Located at the city’s Knightsbridge mall on Orchard Road, the hotly anticipated Apple store – which spans five storefronts and climbs four storeys, is due to open May 22, a retail fit-out worker has told CNBC.
CNBC managed to speak with the Legends Interior employee onsite last Thursday after finishing work on the retail space, who said the store is planned to open May 22.
When contacted via email, the Apple’s head of corporate communications for Southeast Asia and India. Katrina Tran, told CNBC, “We don’t have any new announcements about Apple retail.”
The mega-store has been veiled in secrecy since works began on the site some two years ago, with problems relating to the construction in a busy part of central Singapore being the reason behind such delays.
Singapore’s Ministry of Manpower (MOM) issued a stop work order to the contractor for the worksite, Legend Interiors, a retail interiors specialist. The order went into effect on October 24, 2016 and was lifted on November 16, 2016.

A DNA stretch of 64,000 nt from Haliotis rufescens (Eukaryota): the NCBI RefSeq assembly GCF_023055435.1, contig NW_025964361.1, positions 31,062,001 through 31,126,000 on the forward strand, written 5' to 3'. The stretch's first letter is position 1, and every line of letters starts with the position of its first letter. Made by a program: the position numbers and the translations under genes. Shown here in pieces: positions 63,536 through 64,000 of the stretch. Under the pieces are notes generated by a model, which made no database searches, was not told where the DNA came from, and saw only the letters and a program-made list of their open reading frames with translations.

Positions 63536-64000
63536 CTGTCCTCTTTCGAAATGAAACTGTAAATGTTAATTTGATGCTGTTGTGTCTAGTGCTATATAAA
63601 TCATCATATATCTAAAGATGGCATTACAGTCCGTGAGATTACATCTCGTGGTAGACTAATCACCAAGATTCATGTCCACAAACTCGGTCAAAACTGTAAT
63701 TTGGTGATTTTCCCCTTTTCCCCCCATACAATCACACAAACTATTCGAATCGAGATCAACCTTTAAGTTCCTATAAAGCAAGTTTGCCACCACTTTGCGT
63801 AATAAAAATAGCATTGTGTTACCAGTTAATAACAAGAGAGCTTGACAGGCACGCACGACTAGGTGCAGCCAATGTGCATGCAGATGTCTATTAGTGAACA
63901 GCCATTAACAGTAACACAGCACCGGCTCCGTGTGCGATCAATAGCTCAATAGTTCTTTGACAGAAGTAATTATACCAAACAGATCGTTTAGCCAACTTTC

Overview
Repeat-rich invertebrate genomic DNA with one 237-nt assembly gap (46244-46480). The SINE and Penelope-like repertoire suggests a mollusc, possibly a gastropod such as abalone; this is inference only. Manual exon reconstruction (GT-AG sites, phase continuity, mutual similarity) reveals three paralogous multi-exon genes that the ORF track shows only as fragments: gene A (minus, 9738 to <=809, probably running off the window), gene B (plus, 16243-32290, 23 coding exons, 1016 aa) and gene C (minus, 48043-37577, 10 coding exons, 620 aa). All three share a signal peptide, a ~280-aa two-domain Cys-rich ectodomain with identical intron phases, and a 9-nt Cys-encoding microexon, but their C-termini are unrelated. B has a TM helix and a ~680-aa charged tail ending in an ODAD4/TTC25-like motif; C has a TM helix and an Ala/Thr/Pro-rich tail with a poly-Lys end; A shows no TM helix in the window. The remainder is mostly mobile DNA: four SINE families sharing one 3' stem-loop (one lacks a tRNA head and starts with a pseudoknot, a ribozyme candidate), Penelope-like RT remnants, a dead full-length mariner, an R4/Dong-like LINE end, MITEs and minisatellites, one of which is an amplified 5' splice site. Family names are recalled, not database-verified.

MOM told CNBC, the stop work order was issued “for unsafe conditions relating to work at height, traffic management, scaffolding, electrical installation and lifting operations that were observed during an inspection at the worksite.”
A sign outside the building site originally said the expected completion date was October 31, 2016. Then it was changed to January 30, 2017, before a date was erased completely.
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A source with knowledge of the project also told CNBC about problems with a neighbour — the Grand Royal Orchard Singapore hotel. That source said there had been a conflict over logistical and infrastructure issues related to the construction
DP Architects PTE, the architect for the Singapore project, declined to comment on the new store, citing nondisclosure agreements, while civil and structural engineer, Rankine & Hill, and the mechanical and electrical engineer, J. Roger Preston, also avoided commentary.
Apple is notorious for secrecy with new stores and is known for strict non-disclosure agreements for the company’s contractors and suppliers, including $50 million payouts for each breach.
(Source: Vinny Halo)